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Fish Tea Recipe

Fish Tea is not a tea in the traditional sense. Rather, it is a clear fish and vegetable soup, a kind of Caribbean Bouillabaisse, that is enjoyed as a light dinner or lunch. Fish Tea is made with fresh fish (this recipe calls for snapper, but any firm whitefish would work as well) and vegetables. You could also add shrimp or scallops to this recipe, but of course you would need to reduce the cooking time for the shellfish accordingly.

"Ground Provision" is a mixture of any starchy tuberous vegetables, such as the yuca, boniata and potatoes listed in the ingredients below, but it could also include malanga and breadfruit or other root vegetables.

If you prefer a stronger flavor, you may substitute fish stock for any or all of the water in this recipe. You can find some good quality boxed fish stocks on the shelves of many markets. They enhance the flavor of the Fish Tea considerably.

Fish Tea Recipe

2 pounds whole fresh fish, cleaned
3 whole black peppercorns
1 bay leaf
3 sprigs of fresh thyme or 1 teaspoon dried thyme
2 green plantains, peeled and cut into 1 inch slices
2 cups "ground provision", cut into 1-inch dice (yuca, boniata, potatoes or sweet potatoes)
1 chayote squash, cut into 1/2 inch dice
1 bunch scallions, chopped
1 scotch bonnet pepper
Juice of 1 lime
Salt to taste
1 small onion, diced

Place the fish in a large soup pot and cover it with water. Add the bay leaf, the peppercorns and the thyme. Bring the water to a boil over medium-high heat, then cover the pot and lower the heat. Allow the fish to simmer gently for approximately 30 minutes.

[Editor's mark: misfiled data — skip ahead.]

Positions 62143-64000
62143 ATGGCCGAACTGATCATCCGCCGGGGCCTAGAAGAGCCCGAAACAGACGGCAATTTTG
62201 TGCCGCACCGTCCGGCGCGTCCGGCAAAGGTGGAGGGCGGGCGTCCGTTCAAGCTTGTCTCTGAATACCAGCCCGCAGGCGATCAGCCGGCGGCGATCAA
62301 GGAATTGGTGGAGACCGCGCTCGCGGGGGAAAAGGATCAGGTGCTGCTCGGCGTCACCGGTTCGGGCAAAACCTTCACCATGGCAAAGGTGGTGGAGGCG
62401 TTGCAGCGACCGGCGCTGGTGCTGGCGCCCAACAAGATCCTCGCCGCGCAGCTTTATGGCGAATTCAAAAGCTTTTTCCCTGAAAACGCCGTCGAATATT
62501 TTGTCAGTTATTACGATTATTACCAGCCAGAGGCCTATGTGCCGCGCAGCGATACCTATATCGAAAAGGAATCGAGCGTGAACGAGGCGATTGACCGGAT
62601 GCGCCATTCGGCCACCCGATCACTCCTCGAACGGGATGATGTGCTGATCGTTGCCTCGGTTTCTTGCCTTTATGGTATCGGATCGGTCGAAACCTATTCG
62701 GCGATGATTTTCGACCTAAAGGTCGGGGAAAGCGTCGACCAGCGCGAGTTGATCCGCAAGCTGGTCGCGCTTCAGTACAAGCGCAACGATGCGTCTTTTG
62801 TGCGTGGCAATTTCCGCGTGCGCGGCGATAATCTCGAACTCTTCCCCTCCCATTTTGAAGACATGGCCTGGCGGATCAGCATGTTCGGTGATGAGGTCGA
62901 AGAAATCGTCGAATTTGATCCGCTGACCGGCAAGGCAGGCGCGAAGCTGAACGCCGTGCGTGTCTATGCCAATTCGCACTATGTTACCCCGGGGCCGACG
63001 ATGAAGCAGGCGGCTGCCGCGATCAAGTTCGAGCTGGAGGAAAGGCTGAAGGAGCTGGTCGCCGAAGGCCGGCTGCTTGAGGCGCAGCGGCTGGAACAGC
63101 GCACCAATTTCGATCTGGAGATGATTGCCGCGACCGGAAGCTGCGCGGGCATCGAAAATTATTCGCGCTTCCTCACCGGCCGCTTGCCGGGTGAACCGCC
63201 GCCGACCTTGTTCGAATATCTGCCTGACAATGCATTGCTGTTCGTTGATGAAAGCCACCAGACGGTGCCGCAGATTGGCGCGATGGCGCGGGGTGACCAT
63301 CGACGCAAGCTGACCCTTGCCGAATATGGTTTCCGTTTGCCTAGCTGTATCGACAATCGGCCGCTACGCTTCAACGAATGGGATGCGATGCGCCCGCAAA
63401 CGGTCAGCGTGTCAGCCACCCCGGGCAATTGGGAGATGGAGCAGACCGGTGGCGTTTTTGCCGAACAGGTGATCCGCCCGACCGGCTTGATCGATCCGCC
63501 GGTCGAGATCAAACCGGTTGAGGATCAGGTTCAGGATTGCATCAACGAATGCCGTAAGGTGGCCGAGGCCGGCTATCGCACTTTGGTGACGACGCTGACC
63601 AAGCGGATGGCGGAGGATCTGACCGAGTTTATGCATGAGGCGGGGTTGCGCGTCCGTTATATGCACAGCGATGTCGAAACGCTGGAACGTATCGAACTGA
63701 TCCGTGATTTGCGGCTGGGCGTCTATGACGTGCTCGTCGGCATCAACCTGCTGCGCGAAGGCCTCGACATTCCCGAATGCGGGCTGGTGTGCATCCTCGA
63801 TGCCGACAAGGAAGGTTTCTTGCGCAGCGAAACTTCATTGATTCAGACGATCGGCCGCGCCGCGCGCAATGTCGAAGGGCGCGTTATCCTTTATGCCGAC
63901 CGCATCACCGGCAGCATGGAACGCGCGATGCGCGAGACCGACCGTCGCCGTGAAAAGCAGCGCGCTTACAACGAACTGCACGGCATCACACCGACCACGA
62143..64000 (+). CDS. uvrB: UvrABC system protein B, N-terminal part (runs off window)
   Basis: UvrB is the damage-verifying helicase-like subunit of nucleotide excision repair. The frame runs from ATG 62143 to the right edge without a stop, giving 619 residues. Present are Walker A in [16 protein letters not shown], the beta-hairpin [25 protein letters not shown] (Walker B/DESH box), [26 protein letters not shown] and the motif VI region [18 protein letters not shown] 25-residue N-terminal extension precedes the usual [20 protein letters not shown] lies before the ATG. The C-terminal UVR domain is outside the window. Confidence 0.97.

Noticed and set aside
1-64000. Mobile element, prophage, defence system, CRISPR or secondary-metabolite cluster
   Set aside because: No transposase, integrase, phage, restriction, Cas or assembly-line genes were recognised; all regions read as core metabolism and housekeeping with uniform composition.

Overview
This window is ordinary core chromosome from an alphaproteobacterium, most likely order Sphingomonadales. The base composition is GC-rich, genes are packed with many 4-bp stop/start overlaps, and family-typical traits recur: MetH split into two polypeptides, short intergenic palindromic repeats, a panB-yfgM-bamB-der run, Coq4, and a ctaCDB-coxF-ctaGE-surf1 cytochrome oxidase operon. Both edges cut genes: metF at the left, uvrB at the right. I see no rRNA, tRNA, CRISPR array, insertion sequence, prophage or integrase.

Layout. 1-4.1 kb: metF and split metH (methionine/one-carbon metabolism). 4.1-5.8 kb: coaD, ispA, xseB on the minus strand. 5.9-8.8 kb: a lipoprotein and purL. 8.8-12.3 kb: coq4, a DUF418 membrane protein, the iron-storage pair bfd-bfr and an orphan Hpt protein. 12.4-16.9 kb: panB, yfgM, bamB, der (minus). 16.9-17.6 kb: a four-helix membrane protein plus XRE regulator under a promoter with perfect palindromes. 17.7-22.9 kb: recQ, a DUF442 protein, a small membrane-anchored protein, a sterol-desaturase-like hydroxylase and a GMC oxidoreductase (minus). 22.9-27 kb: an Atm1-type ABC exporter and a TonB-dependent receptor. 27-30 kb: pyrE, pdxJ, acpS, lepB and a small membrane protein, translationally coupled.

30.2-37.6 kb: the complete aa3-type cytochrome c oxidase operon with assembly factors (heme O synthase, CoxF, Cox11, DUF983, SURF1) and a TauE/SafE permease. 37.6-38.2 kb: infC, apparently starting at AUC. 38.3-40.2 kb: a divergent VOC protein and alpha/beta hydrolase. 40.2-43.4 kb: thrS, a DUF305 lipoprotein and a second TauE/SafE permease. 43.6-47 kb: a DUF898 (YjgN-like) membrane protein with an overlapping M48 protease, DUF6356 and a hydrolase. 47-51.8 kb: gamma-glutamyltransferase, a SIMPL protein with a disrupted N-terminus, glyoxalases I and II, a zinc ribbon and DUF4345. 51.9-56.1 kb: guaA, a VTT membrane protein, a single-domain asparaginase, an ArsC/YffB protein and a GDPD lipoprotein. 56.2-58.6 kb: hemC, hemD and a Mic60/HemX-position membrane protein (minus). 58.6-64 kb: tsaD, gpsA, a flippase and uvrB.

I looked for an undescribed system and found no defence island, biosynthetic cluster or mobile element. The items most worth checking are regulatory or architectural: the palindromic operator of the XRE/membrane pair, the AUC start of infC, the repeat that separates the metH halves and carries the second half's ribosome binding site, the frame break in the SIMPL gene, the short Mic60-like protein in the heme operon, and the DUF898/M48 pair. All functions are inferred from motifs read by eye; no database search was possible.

Strain the fish into a colander, saving the stock. Return the stock to the soup pot.

Allow the fish to cool slightly, then pick the meat from the bones. Discard the bones and return the fish to the soup pot.

Add the plantains, the "ground provision" vegetables, chayote, scallions, scotch bonnet pepper and onions. Bring the soup to a boil over medium high heat. Cover the soup pot, reduce the heat and allow the soup to simmer approximately 30 minutes longer, or until the vegetables are tender. Add the lime juice and salt to taste.

Note: Fish Tea may be served as a soup or the fish and vegetables may be strained out and the broth drunk as a beverage.

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This content was written by Eileen Brown. If you wish to use this content in any manner, you need written permission. Contact Nick Marshall for details.



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